1. Handling calculations - When you update a number somewhere in one object, any other object that uses that number in a calculation should reevaluate. For example, I have a class that calculates how much money I need to allocate in my monthly budget. Part of that calculation is a budget for gas. Another object has the current gas price. When that price changes, the number for my total monthly budget should change as well. The gas price object should not care which objects depend on it, the update should be automatic.
  2. Assertions/auditing - When a value goes outside of an acceptable range, you may want to respond to that. You could raise some kind of error flag, or record the problem to a log.
  3. Forward-chaining - As mentioned above, if a change is made in object A, and object B depends on object A, then object B should be reevaluated. Basically, the system should be able to respond to changes without explicit coding to tell it what to update.
  4. Non-intrusive - Actual code changes to facilitate the rules should be trivial.
  5. Simple configuration - I would like to avoid having a really big, ugly XML file for defining the rules. A beginner programmer with no training on the rules engine should be able to read and understand the rules from the configuration XML.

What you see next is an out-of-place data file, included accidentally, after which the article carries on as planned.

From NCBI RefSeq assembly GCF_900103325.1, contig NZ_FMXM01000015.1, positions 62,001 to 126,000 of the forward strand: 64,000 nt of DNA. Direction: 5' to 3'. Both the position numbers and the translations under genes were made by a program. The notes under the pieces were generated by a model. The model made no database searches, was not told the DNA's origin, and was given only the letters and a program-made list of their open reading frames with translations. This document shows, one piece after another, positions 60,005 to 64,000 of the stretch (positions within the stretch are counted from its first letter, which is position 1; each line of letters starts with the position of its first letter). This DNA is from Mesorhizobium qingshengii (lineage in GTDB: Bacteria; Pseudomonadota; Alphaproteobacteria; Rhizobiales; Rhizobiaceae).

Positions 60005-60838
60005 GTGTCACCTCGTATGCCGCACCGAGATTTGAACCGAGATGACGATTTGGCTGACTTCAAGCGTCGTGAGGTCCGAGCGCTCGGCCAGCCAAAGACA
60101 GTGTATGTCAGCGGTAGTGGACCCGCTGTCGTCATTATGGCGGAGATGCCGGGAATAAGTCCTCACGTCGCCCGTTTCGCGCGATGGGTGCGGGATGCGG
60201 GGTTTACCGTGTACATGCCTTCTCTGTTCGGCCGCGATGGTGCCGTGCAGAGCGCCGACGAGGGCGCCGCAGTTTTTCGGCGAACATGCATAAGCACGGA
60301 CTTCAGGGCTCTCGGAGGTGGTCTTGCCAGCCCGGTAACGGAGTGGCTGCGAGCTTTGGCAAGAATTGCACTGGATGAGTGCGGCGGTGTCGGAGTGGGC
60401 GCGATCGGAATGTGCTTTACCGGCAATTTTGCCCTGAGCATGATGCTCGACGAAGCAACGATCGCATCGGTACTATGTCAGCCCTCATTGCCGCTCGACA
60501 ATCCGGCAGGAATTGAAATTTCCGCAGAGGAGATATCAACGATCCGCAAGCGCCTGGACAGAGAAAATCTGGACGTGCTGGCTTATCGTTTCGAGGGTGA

6. Adapting to changes - Let's face it, there are other ways to handle calculations and do assertions and auditing. Techniques like Aspect-Oriented Programming or simply using .NET Eventing are quite sufficient. But, what's really important is being able to change how the rules work. The conditions, calculations, or actions performed by a rule could change. A rules engine gives you the ability to handle these changes.

A Primer on Rules in Windows Workflow Foundation

Let's take a look at an example of running a rule. Microsoft has provided a basic rule editor that lets you write the conditions and actions in a GUI instead of using CodeDom. Instead of using that tool, we're going to write the CodeDom ourselves.

Here's our example class:

public class Class1
   private int _Foo;
   private string _Bar;

   public int Foo
      get { return _Foo; }
      set { _Foo = value; }

   public string Bar
      get { return _Bar; }
      set { _Bar = value; }

Now, we can write a class to apply rules to Class1. First, we have to include the correct references. Add references to System.Workflow.Activities and System.Workflow.ComponentModel to your project. Now, we'll go step-by-step through the code. We don't need to include too many namespaces: